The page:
Currently, Canadian policy with respect to emergency services is not terrorism specific. Instead, it is captured by the Canadian Consular Services Charter. Unsurprisingly, it does not do enough to address the needs of cross-border victims of terrorism.
Among other things, Canada should facilitate cross-border victims obtaining appropriate emergency medical and psychological care abroad; reimburse immediate medical expenses; provide family members of victims with local information or support coming out to the scene; and ensure that foreign affairs representatives are present at Family Assistance Centres.
Victims’ Respect and Recognition Needs
Victims have a need to feel respected and recognized, particularly from the government and other support providers. They need to be treated with respect and empathy. This is essential for the healing process. This is also something that numerous cross-border victims interviewed describe as lacking. Many did not feel adequately respected or recognized.
A victims-centred policy on cross-border victims should explicitly provide for and ensure that these victims are treated with respect and recognition. Canada should also make sure to commemorate attacks involving Canadian victims, even where they occurred abroad, and assist in establishing and supporting peer support groups.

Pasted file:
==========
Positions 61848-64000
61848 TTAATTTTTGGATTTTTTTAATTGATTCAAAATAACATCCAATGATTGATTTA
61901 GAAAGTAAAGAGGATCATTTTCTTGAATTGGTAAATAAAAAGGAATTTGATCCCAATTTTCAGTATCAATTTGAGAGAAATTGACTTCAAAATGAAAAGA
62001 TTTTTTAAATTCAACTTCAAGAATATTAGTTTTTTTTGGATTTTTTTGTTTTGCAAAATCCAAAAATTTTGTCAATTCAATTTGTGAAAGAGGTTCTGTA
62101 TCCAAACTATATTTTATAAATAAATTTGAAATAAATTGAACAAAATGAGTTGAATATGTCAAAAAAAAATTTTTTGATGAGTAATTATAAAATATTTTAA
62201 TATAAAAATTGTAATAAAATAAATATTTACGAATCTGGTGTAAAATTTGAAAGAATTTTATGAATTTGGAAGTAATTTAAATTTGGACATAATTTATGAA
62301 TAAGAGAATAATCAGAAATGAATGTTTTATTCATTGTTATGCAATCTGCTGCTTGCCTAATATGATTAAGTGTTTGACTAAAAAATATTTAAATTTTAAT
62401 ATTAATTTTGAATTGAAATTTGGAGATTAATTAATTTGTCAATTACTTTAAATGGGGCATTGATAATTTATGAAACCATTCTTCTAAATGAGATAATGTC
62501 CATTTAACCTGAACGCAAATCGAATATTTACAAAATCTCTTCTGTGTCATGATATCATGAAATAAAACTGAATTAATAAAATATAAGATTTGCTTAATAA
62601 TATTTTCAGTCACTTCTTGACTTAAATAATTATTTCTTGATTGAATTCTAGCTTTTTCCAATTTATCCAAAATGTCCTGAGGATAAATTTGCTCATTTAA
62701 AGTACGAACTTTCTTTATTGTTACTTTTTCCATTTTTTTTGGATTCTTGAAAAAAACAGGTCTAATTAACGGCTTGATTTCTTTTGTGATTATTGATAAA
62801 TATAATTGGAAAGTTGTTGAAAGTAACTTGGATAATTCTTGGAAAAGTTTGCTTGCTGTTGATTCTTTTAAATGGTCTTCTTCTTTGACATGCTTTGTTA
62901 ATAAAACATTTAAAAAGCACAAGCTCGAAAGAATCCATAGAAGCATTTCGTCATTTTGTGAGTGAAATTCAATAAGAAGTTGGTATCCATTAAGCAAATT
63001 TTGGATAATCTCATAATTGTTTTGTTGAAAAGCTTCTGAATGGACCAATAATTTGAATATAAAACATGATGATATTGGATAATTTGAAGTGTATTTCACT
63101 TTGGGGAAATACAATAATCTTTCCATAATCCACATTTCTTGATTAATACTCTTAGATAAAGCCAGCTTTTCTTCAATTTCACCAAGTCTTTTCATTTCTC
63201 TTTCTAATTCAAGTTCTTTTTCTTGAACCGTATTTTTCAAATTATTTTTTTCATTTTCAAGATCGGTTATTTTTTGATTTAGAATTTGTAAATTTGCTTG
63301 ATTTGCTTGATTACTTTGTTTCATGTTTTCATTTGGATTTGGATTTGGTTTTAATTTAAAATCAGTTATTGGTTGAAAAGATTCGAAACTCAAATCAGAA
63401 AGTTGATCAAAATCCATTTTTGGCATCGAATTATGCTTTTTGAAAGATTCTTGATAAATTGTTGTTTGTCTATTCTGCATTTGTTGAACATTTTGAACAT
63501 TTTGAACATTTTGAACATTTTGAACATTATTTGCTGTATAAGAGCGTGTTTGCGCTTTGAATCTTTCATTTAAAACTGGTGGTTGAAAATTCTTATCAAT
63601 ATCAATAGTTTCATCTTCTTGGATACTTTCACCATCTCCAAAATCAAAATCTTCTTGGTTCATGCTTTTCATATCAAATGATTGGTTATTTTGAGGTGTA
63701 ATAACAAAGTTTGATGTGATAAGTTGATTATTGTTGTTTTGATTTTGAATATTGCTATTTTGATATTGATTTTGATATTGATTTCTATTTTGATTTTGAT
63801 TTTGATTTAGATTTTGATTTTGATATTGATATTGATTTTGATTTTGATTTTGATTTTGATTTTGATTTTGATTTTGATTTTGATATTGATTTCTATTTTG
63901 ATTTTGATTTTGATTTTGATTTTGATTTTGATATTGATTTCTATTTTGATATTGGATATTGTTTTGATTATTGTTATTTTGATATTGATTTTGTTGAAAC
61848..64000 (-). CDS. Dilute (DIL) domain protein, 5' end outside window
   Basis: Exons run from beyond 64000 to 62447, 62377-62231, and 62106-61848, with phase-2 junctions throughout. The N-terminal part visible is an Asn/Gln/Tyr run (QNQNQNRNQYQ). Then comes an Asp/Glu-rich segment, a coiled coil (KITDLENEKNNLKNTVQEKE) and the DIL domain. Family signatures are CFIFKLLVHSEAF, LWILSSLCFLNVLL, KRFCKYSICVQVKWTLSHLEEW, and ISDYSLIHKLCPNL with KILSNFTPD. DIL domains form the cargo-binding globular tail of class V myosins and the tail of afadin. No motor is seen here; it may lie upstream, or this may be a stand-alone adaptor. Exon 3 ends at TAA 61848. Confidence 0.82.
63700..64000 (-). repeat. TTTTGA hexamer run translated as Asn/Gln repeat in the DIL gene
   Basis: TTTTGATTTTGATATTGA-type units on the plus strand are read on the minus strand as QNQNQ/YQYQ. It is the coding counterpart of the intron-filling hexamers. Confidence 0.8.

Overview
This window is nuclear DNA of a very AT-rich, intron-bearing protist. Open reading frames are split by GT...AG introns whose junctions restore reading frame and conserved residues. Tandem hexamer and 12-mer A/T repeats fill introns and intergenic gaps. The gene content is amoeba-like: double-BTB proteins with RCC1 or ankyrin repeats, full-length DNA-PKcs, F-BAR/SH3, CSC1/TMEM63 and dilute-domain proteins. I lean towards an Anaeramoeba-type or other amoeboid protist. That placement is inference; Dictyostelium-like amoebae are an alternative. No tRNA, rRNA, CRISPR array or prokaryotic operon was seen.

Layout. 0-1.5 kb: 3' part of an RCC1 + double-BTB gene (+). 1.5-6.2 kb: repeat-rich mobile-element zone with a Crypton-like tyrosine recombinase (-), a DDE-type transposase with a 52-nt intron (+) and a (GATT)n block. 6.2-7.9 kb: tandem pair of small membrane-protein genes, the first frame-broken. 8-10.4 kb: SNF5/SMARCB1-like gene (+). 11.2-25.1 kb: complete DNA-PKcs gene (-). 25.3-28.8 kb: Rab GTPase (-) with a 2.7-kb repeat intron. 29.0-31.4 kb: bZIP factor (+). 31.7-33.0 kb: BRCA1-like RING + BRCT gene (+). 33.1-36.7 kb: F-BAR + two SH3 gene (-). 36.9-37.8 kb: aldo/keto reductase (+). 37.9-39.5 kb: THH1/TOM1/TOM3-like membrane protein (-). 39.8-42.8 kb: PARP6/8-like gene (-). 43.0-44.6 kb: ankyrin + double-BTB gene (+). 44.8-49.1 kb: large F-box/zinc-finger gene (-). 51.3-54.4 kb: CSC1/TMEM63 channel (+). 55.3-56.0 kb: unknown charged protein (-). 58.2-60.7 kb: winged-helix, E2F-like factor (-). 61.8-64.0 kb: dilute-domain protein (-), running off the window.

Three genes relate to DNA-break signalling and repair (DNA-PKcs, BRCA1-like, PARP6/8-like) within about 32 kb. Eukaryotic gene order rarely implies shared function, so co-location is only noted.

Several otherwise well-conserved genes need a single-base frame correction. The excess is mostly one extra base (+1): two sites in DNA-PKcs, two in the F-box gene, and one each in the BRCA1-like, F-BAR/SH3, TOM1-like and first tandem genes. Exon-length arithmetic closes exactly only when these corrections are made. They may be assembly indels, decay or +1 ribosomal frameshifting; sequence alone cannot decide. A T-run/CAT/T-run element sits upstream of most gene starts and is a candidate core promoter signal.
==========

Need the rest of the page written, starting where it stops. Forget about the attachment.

Victims’ Protection Needs
Victims have a need to be protected, both from re-victimization and from secondary victimization. Re-victimization refers to the possibility that the victim will suffer from a new offence. Secondary victimization may occur if government officials or other support providers engage in insensitive or victim-blaming behaviours. Secondary victimization can result from repeated or insensitive interviews, for example, or having to come face-to-face with the offender in a courtroom.
Among other things, Canada should explicitly address protection from re-victimization; prevent secondary victimization by officials by implementing mandatory sensitivity and trauma training; and secure locations, as appropriate, to prevent secondary victimization by media.
Victims’ Support Needs
Victims require support in a variety of areas – practical, medical, psychological, and informational – and this support should be extended into the long-term.
Practical support needs may include having a point-person to assist with navigating the maze of information and resources; translation assistance; and travel assistance to get home from abroad. Victims may also need specialized medical and psychological support, which may have to start immediately in the foreign jurisdiction and transition to long-term care back in Canada. Finally, victims have a need to receive up-to-date information, including information on what resources are available in each jurisdiction involved.